Go to School on an Alabama Gulf Coast Fishing Trip
Editor's Note: This fall, your family can have the opportunity to catch numbers of fish at Alabama's coast to eat or release and also to learn scientific and natural history lessons from qualified instructors.
Captain Jay Gunn, who guides inshore fishermen
in Mobile Bay, worked with Alabama's Marine Resources Division for 20 years. He has degrees in biology, history, and education. Besides catching speckled trout, redfish, and flounder, Gunn can teach your children about the biology of Mobile Bay, oysters, shrimp, fish, and all the marine life that interact and depend on each other. Write [email protected].
Captain David Thornton, who guides surf and pier fishermen, has a degree in geology. He can teach children the differences between the bottom near shore and the continental shelf and introduce them to sand fleas and ghost shrimp (productive pompano baits), sheepshead, flounder, and other species they can catch. Call 251-458-2775, or write [email protected].
Captain Troy Frady of the charter boat “Distraction,” a graduate of the University of Alabama, also has FEMA Emergency Responder certification to work in the command center during natural disasters. He worked with FEMA during the BP Oil Spill and can explain the conservation efforts made to bring the Upper Gulf Coast back to its original beauty. Frady uses a book on his offshore trips to help the children identify fish and learn their life history and teaches navigation by using a GPS and sonar to identify the places to fish and how to differentiate between the various fish they see on a depth finder.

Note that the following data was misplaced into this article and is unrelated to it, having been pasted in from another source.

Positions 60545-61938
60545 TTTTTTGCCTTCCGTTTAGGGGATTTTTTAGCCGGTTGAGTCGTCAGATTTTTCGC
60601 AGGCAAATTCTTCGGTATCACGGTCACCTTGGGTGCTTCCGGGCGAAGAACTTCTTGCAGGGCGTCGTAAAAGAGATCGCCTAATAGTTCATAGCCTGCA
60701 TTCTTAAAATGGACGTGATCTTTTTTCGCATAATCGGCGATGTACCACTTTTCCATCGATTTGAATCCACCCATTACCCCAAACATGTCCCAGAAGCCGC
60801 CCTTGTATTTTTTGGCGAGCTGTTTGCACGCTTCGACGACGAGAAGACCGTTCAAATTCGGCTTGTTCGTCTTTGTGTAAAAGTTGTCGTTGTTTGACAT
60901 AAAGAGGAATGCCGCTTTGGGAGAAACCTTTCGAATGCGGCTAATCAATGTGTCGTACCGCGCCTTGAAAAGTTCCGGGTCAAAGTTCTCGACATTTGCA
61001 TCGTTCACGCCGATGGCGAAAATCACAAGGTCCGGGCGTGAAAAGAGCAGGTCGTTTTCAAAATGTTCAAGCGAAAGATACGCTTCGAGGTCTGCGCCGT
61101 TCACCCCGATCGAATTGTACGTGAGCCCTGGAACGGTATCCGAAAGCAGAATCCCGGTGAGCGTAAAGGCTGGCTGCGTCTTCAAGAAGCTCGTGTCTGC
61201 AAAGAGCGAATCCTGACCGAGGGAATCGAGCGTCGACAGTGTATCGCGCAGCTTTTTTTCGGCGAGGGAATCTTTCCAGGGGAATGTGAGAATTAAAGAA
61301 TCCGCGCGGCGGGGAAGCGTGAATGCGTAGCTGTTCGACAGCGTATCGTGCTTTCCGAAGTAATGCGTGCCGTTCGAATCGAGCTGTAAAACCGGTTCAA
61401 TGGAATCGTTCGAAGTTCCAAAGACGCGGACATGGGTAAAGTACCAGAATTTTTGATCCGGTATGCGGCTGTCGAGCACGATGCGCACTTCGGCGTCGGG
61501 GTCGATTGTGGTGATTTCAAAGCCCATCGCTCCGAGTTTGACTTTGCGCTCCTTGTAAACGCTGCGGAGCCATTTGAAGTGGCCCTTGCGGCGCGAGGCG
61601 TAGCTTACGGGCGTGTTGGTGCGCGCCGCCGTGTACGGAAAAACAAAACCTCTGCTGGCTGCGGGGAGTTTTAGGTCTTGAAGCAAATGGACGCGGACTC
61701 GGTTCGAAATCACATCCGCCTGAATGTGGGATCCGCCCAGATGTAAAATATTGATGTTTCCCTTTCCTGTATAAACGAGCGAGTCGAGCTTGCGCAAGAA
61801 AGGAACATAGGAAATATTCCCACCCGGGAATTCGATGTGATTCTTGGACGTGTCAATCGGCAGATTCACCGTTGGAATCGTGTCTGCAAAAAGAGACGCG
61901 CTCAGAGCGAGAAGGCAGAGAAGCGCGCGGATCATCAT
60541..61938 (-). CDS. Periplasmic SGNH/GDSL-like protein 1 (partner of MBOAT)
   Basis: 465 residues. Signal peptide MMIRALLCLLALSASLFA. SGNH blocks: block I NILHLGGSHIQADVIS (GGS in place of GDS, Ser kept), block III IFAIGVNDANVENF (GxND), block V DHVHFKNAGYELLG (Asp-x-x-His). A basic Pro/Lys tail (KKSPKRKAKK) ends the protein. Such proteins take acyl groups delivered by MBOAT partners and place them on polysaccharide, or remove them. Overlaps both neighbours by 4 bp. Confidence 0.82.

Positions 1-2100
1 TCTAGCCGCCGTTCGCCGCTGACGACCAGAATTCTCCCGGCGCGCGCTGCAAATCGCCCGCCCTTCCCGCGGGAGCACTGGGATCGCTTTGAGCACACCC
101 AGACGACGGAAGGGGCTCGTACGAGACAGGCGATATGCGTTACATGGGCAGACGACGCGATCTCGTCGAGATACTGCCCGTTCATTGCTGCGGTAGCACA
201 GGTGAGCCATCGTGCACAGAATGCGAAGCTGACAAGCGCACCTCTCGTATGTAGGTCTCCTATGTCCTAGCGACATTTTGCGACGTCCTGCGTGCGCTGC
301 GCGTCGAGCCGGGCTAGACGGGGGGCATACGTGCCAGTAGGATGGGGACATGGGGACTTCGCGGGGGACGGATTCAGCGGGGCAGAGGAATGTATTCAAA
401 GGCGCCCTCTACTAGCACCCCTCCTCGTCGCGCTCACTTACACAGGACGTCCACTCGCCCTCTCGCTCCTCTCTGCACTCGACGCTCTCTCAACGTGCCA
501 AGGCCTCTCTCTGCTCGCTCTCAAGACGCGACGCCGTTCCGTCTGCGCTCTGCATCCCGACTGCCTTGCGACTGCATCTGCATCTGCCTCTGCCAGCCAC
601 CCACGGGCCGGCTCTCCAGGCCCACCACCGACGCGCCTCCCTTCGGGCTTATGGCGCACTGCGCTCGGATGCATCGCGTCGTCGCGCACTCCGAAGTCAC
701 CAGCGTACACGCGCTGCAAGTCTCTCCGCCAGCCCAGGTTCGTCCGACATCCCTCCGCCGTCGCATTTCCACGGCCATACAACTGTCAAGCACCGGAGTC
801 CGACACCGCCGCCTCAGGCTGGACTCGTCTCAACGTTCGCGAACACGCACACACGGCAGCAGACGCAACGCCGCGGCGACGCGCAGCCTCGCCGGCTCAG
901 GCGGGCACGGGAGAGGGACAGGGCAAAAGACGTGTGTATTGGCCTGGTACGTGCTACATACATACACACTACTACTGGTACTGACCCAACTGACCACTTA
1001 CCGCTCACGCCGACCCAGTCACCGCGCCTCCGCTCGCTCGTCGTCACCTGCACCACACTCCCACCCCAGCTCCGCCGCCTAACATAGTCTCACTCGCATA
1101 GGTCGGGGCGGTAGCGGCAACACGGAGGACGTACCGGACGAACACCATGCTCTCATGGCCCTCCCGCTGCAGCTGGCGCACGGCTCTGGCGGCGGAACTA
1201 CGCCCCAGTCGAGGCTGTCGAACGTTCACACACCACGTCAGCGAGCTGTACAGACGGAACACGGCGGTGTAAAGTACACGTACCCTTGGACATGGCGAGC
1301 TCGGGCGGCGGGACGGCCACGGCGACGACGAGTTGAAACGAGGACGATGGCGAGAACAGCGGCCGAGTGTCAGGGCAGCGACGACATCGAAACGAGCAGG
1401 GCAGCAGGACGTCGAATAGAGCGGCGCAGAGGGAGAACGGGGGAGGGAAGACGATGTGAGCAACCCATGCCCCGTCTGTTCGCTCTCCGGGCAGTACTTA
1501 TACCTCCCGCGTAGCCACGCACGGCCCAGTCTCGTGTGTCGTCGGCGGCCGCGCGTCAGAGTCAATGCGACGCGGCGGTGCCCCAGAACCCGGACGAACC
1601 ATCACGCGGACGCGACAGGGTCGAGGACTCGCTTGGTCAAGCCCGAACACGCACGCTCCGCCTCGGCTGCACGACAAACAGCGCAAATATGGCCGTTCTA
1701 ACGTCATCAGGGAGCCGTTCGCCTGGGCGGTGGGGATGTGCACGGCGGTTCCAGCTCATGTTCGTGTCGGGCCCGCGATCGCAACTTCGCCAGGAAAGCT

All three men can teach your children about how Alabama has the largest artificial reef building program in the nation and how they help increase the communities of plant and fish life. These captains can take your family to Fort Morgan to observe the neotropical birding going on during the fall when birds from all over the nation leave from Fort Morgan to fly to South America across thousands of miles of open water. They can teach your children about the history of seven different countries flying flags over the fort and the battles waged there.
At the Peteet Mariculture Center in Gulf Shores, you can learn about new research being conducted on Alabama's inshore and offshore fish and their growing numbers. Homeschooled children can spend a week or more at the coast and learn about history, biology, geology, natural science, and how to catch fish. Many of our captains and guides can help you plan a fun, educational fishing trip to Alabama's Gulf Coast this fall.
For more information about Gulf Shores and Orange Beach, visit www.orangebeach.com/fishing, our easy to access fishing information pages complete with marina and charter captain listings. For any questions, call Gulf Shores & Orange Beach Tourism's vacation-planning specialists at 1-800-745-SAND (7263). For a list of cook-your-catch restaurants, go to www.orangebeach.com/dining-nightlife/restaurants.